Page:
T Bone Burnett and Jack White are planning a nationwide tour celebrating the music of "Inside Llewyn Davis" and the growth of new acoustic music, Burnett told the audience at a Telluride Film Festival tribute on Saturday.
Appearing at an unusual joint Telluride tribute that honored Joel and Ethan Coen and their four-time music supervisor Burnett, the musician and producer said that after an upcoming "Llewyn Davis"-themed tribute concert at the New York Film Festival, he hopes to take the concept on the road — a la the tour that followed the Coens/Burnett collaboration "O Brother Where Art Thou."
That collaboration sold eight million soundtrack albums and won a Grammy for Album of the Year.
"I'm just gonna announce this," said Burnett in Telluride. "Jack White and I are on the board of the Sound Preservation Foundation with the Library of Congress. We're doing the same thing with sound preservation that Scorsese has done with films.
"The benefit we're doing in New York, Jack and I want to take it out [on a] tour benefitting that with a lot of these cool young [acoustically-based] musicians maybe nobody knows. Maybe it can be one of those things where the whole is greater than the sum of its parts, and the water rises and all the boats rise with it."
The initial concert, hosted by Burnett and the Coens at New York's Town Hall on Sept. 29, will feature Black, Marcus Mumford, the Avett Brothers, Patti Smith, Joan Baez, Connor Oberst, Gillian Welch and Dave Rawlings, Colin Meloy of the Decemberists and Rhiannon Giddens of the Carolina Chocolate Drops, among others.
The Coens/Burnett tribute was tied to "Inside Llewyn Davis," a road movie about a down-on-his-luck folk musician (inspired by Dave Van Ronk and played by Oscar Isaac) in early '60s Greenwich Village. The film aims to make "the great folk scare" of the early '60s into a cinematic tune moviegoers will want to hear in the early '10s.
Burnett first worked with the Coens on "The Big Lebowski," arguably the biggest cult movie of the last 20 years. The collaboration began, he said at the tribute, because he did the initial wooing.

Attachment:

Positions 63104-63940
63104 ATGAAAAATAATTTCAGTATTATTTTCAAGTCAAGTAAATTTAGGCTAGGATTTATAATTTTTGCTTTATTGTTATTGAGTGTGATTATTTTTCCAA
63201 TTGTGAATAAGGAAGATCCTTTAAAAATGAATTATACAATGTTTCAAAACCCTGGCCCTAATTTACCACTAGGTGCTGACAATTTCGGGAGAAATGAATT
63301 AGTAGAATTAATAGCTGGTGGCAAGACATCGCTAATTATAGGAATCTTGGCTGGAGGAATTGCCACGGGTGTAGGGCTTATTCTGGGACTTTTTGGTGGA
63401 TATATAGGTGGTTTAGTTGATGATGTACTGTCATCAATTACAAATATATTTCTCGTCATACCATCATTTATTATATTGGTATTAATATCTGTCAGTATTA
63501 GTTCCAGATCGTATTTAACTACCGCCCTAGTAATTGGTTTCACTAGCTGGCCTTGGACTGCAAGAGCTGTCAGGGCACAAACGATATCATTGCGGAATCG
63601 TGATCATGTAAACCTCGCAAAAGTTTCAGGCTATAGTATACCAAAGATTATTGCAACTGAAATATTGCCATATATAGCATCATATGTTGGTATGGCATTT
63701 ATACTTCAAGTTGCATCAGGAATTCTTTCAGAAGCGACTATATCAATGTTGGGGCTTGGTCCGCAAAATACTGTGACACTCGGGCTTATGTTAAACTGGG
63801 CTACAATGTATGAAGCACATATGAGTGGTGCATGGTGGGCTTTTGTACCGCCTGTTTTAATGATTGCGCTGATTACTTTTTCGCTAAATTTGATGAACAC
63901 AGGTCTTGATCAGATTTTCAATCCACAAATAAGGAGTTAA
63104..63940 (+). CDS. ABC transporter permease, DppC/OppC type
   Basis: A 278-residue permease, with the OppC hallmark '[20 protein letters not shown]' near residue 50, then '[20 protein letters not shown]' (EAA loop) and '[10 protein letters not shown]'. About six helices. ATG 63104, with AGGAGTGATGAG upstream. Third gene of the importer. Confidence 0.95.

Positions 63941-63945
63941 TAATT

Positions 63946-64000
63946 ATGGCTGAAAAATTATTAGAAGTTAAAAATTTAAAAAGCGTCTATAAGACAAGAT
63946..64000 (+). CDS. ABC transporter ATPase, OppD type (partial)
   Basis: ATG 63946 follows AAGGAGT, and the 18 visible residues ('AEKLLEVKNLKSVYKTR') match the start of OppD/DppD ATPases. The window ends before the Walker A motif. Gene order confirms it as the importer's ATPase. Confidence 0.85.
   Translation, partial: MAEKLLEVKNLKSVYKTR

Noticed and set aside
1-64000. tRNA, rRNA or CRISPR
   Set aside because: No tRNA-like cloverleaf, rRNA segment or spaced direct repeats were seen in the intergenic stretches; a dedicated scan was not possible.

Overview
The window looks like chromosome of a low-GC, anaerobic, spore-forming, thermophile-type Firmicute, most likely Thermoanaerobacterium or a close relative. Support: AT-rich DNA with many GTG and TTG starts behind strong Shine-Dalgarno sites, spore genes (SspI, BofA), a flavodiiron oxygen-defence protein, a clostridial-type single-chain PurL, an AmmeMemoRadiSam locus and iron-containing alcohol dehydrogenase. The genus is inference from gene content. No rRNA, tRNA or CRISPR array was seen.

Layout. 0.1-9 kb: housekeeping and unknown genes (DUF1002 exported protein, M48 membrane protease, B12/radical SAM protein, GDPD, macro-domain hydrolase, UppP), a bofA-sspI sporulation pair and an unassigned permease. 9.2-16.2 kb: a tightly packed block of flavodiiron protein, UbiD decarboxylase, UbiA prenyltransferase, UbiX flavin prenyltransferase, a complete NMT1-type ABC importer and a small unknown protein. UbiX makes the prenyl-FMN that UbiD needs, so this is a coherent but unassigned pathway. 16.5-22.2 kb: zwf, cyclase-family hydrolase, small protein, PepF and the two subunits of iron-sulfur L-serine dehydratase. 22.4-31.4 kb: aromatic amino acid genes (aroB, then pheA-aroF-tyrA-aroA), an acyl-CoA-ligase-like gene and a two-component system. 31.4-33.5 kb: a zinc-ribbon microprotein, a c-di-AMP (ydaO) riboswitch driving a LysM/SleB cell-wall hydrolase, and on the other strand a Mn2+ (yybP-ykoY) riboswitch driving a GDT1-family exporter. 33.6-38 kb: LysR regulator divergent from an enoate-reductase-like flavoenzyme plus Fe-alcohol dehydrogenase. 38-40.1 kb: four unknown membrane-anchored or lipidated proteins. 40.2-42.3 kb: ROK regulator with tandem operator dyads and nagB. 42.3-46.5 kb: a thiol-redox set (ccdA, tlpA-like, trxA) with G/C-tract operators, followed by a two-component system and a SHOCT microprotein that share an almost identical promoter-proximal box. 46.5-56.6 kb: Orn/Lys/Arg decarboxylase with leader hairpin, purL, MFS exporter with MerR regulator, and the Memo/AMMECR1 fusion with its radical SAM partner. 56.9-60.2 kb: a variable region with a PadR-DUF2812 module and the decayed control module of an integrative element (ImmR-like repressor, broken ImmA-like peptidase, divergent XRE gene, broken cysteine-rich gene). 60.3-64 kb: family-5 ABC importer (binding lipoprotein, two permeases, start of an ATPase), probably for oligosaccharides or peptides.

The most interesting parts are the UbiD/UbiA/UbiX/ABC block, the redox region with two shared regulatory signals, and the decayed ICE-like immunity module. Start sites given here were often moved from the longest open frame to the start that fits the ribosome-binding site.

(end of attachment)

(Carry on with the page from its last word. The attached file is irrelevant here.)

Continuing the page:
"It was the first and only time in my life I ever cold-called somebody, just because it seemed like I've got to either talk to these people or get them out of my head," he said. "In 'Raising Arizona,' when 'Ode to Joy' by Pete Seeger came on, done by a guy I'd known in the '60s named John Crowder, I said, 'OK, I have to call these people up, because obviously we went to school together or something.'"
The folkie performances in "Davis" are all live on camera, even though pre-recordings were done months ahead of time. "Oscar Isaac would take these recordings away for five months and work and work until he was able to get on the set with cameras everywhere, where they're spending hundreds of thousands of dollars, and relax and play the song," said Burnett.
Burnett also lauded Isaac's chutzpah in "playing a character that's not trying to make you love him all the time" – and a character that certainly doesn't get much love from the other characters in the movie, in or out of show business.
"What was interesting to us here was not the maybe more common thing, which is a success story about a musician or triumph over adversity," said Burnett. "It was more, 'Well, what about the guy who's not Bob Dylan and is never gonna be Bob Dylan, but is a very interesting and good musician?'
"People who are very talented at something but aren't 'successful' in how the rest of the world perceives them – that's the universal story we wanted to tell, specifically in the context of music."
If Burnett's next project will be to take that music on the road, the Coens said they are planning some highly unusual, nostalgic wrinkles for what they do next.
"They used to ship big, important Hollywood movies with an overture reel, with no picture and an overture when you're going into the theater," said Ethan Coen. "We're hoping the next movie we do, which is kind of about an opera singer, and which we're hoping will also have an intermission, we can send an overture reel."
Added Joel, "We thought, 'Let's write a movie that has an intermission, because we haven't seen that in a while.' Ethan said to me while we were [writing] it, 'You know, traditionally, movies with an intermission, you come back for the second half and it's not as good as the first half. So we should try to work that into the screenplay.'"
"You've got to observe the forms," explained Ethan.